Featured Image: Shutterstock/nmedia
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7 TED Talks to Inspire Customer Service Call Center Leaders

March 1, 2018

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Delivering high-quality customer service requires a passion for innovation and staying current with fluctuating trends and evolving demands. TED Talks are a great source for focused information and “out of the box” thinking that can transform your customer service call center.

With each one clocking it at eighteen minutes or less, these seven bite-sized presentations are perfect for busy call center leaders. Some address customer relationships and management directly, while others provide more abstract and inspirational guidance. All of them, however, can help you tackle customer service call center challenges in new and thoughtful ways.

  1. Leveraging customer feedback to develop superior service

Andy Porter discusses the role of customer feedback in developing stronger customer service. He breaks the complicated process down into three steps: gathering, sharing, and discussing. One of the best parts of this twelve-minute video is when he sheds new light on the sales mantra “the customer is always right” and how that often leads to the mishandling of negative customer feedback.

  1. Outstanding customer service starts with your employees

Former CEO of HCL Technologies, Vineet Nayar, makes an impassioned plea for putting your customers second instead of first. Why? It sounds counterintuitive, but Nayar proposes that satisfying, unique customer experiences can only be delivered by engaged, satisfied employees. Innovation and market differentiation doesn’t only apply to your products. Now it extends to your team members and how you treat them.

  1. Managing organizational transformation in the era of constant change

Jim Hemerling of The Boston Consulting Group acknowledges that business transformations can be exhausting, but much of that has to do with the timing of the change and the processes we use to handle those changes. Using Hemerling’s five people-centered strategic imperatives, your changes can be less time consuming and more cost-effective while delivering better results.

  1. Ask and engage to build stronger customer relationships

Amanda Palmer, a professional musician, recounts the many times she’s turned to her fan base, asking for support and input on her projects. That process of inclusion has ultimately led to a stronger bond and greater financial success. She argues that asking establishes a connection and connection builds trust simply because everyone likes to feel included in the decisions that ultimately affect them.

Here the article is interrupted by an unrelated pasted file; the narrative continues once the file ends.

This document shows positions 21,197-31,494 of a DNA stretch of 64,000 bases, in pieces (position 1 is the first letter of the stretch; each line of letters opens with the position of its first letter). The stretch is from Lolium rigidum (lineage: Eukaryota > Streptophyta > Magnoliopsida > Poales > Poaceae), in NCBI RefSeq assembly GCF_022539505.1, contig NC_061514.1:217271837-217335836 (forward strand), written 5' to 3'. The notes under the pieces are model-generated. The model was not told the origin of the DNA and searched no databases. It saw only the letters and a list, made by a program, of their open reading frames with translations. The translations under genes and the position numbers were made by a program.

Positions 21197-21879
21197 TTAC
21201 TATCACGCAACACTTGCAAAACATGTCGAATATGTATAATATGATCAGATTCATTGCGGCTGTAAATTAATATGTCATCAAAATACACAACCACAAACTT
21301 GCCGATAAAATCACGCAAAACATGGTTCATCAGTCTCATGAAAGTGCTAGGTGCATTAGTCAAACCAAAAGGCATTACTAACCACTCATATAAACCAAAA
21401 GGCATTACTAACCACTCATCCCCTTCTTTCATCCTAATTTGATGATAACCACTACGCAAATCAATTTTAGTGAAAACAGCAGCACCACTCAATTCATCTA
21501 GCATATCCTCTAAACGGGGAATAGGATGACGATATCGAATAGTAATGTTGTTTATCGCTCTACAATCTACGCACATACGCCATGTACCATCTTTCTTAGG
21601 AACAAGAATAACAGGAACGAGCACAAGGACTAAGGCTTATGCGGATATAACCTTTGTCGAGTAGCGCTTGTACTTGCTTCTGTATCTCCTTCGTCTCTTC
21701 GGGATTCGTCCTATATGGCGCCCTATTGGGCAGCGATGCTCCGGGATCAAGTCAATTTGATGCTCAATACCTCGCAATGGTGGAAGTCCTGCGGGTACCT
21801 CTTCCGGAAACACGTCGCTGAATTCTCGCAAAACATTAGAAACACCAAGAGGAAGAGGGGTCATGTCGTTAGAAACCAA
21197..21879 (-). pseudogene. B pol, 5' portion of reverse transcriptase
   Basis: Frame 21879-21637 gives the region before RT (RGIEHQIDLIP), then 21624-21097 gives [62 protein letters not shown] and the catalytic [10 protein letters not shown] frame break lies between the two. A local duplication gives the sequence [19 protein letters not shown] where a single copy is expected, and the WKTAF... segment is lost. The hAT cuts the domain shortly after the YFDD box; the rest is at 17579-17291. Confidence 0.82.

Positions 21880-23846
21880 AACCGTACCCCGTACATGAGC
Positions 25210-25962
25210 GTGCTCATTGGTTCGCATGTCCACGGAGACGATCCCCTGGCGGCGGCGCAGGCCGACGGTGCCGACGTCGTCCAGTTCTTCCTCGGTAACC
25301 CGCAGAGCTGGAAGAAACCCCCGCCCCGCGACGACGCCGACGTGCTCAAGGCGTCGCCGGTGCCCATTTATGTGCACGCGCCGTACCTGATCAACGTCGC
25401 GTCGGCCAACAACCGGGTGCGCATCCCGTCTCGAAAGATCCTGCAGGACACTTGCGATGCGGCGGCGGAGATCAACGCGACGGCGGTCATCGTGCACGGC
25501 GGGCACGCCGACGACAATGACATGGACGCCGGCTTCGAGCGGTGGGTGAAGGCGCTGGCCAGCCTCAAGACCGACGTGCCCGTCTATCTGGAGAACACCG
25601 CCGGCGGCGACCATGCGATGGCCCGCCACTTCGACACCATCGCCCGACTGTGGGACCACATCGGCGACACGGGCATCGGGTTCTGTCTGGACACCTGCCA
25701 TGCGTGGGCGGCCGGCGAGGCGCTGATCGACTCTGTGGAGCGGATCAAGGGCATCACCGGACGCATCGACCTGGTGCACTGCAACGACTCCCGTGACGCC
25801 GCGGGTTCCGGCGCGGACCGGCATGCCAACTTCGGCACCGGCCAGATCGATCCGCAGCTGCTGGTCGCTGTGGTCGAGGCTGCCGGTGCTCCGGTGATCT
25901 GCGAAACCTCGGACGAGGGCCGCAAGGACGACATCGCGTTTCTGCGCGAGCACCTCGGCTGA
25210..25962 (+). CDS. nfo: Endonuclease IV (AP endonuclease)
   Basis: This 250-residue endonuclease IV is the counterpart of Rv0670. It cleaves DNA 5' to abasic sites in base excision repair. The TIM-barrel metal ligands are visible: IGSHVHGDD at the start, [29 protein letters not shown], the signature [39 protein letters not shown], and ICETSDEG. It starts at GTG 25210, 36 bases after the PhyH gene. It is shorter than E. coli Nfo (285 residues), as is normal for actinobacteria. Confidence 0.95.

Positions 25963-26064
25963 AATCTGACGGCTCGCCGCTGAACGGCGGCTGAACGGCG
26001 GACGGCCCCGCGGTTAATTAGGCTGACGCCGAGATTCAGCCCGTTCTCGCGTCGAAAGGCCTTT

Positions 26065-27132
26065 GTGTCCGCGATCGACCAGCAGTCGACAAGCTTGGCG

1. Relevance and spreading ideas

Seth Godin, best-selling author and modern marketing guru, emphasizes selling to the right people over trying to sell to everyone. When you try to sell to everyone, you risk delivering nothing of value to anyone. Attracting the right customers and keeping them engaged boils down to relevance and building remarkable experiences that are worth sharing with their like-minded friends and families.

  1. Choice overload and the no-decision-making process

Sheena Iyengar, a distinguished Columbia Business School professor, highlights “choice overload,” a paralysis that occurs when customers are faced with too many choices. She notes how one grocery store thought providing more choices, like 75 kinds of olive oil, would attract more customers and therefore increase sales. However, she frequently left the store with nothing simply because she couldn’t decide. Through a series of experiments and data analysis, Iyengar exposes why a little choice is good, but too many choices are a detriment.

  1. Delivering experiences with brand authenticity

Best-selling author Joseph Pine urges brands to reconsider the definition of economic value, going beyond mere price points. Unique, customized experiences that make customers go “wow” are what distinguishes brands today. Customers want products and services that create memorable, remarkable moments that also ring with authenticity (think Disney). That’s where Pine says things get a little difficult. There’s what’s authentic to your business, and then there’s what your customers consider authentic.

Improving your customer service call center begins with understanding your customers and what they consider valuable. That definition of value changes over time, and it’s up to you to keep up. TED Talks are just one of the ways you can stay innovative and current.

About the Writer

Stephanie Libby is a Content Marketing Specialist who’s been a part of the Windham Team for nearly 8 years with experience ranging from front-line collections to RFPs and copy writing. When she’s not raving about the newest and best ways to advance your business, you can find her with her nose in a good book.